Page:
Fair Use?

Digital Rights Management is a tricky topic. I can certainly see both sides of the argument. Artists, and more importantly, the owners of the copyright to their works, have an interest in being compensated for their work. On the other hand, consumers of that work expect certain freedoms to use that work. The freedoms may be implicit, or they may be explicit.

Until today, I've never run in to a situation where I found Apple's DRM on music purchased from their iTunes Music Store to be unfair. I can load it on to my iPods (I really don't care if you can't load it on your favorite player). I can play it on computers I use at home, on the go, and at work. I can burn CDs for the car. I can make backups. I'm aware of their rules, and they seem to suit me fine. You could argue that I'm giving up some of the freedoms that purchasing a CD would provide, but this is amicable to me. I get convenient, instant, access to music that I may not otherwise get the opportunity to hear. In fact, in many cases, I am able to purchase the music at a discount compared to other sources.

In DRM discussions this week with my friends, a question arose. Could Apple's own software be used to remove the DRM on iTMS music? The answer to that is of course. You can burn the music to CD and then rip it right back in to iTunes. That part is clear. The thing I wondered, is if GarageBand could be scripted to load a track in and then saved back out, DRM free. It isn't that I want to do this, I was just curious how deep the DRM support in iLife went. If DRM removal was the goal, software like JHymn already does that sort of thing. From my earlier post on ring tones, we saw that GarageBand's media browser provides easy access to the iTunes music library. What I didn't realize, is that I happened to pick some music that was ripped from my own CDs, not a track from the iTMS.

Clicking on the purchased music source in the media browser results in an annoyingly blank window. GarageBand has apparently been told to ignore all DRM'd music. That's not cool. Certainly making a ring tone from a song from the iTMS is no different that making a ring tone from that same song ripped off of a purchased CD. Certainly using a track from the iTMS in a podcast about recently purchased music falls in to the fair use category of for illustration or clarification of the author's observations;. Not so fair, huh?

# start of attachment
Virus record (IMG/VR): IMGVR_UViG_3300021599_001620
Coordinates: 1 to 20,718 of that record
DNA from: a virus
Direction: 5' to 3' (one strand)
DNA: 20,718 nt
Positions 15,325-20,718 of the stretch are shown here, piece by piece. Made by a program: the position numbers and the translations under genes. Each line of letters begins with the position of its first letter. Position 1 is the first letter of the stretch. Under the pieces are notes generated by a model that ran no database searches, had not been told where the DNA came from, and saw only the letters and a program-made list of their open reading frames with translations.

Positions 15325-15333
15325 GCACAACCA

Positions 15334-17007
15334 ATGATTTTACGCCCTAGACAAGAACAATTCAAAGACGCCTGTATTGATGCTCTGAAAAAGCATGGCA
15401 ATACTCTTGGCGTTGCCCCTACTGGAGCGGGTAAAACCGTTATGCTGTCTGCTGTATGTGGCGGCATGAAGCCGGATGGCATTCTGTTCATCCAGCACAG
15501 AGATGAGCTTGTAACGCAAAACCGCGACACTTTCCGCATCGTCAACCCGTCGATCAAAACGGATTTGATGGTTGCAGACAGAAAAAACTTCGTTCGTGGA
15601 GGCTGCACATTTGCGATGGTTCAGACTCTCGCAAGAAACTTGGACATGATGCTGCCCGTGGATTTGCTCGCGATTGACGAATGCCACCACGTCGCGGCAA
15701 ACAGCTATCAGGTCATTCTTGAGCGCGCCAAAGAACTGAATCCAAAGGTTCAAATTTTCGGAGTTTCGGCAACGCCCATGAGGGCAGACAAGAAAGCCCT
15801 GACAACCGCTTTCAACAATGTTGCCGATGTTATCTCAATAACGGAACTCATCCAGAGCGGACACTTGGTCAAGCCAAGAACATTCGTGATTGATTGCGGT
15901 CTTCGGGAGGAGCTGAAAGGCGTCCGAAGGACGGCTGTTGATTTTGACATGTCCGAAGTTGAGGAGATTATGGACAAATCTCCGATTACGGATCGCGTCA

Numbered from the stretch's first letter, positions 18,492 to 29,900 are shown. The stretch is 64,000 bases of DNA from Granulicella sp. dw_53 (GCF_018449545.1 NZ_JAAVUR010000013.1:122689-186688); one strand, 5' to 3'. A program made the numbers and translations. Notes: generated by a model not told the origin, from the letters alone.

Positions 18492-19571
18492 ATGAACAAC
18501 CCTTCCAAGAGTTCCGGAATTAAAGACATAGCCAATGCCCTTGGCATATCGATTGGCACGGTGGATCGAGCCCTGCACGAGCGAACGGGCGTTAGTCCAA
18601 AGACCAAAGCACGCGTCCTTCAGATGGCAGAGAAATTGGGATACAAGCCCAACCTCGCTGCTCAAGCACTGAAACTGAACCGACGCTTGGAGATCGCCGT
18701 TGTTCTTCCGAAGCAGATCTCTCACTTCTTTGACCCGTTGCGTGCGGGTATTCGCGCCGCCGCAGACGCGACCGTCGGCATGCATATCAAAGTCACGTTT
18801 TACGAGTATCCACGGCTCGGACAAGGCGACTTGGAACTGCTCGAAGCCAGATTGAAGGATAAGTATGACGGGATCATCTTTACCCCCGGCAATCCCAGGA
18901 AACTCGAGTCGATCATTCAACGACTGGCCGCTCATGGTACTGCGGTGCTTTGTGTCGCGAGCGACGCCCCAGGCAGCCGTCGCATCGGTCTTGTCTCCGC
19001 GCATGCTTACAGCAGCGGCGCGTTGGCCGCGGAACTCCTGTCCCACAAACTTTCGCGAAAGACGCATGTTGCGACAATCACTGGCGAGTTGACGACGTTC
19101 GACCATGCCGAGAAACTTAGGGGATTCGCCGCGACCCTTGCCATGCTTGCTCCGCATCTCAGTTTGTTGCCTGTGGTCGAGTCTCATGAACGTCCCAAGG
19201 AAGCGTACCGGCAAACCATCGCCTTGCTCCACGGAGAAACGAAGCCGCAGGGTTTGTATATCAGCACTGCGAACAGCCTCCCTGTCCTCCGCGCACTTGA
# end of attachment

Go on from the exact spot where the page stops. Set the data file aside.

This leaves a bad taste in my mouth. Who decided that DRM'd music can't be used in GarageBand? It doesn't look like a technical problem. It isn't an AAC vs. MP3 thing. My other experiment used an AAC. It's not a playlist issue. Clicking on other playlists that are a mix of DRM'd and non-DRM'd music will show the nons only. Surely they didn't just forget to add in the support for DRM's music, right? So who decided this? Did Apple do it to avoid potential legal issues? Did the deals with the record companies require it? The iTunes Music Store Terms of Service tells me that You shall be entitled to export, burn (if applicable) or copy Products solely for personal, noncommercial use. They've already put it all on me, why are they pulling back once we are outside of the friendly confines of iTunes?

I'm not a DRM is bad kind of guy....yet.

1 comment:

Jason said...

You would have thought they could have at least indicated the tracks were copy-protected. This also, was not likely an oversight. Most people might not even notice that their purchased iTunes music was not showing up.

Apple has been very clear through their actions that they don't want to simply pay lip service to their DRM. They won't go to Draconian measures to enforce it (aka Sony, RIAA, etc). However, they have made a point of changing the protocol and breaking any programs that were able to remove the protection several times in the past.

That is their perrogative. It is mine to assume that after I buy music from them, I want it free and clear. Even though I will only use it myself, and may not ever even take it beyond a PC or iPod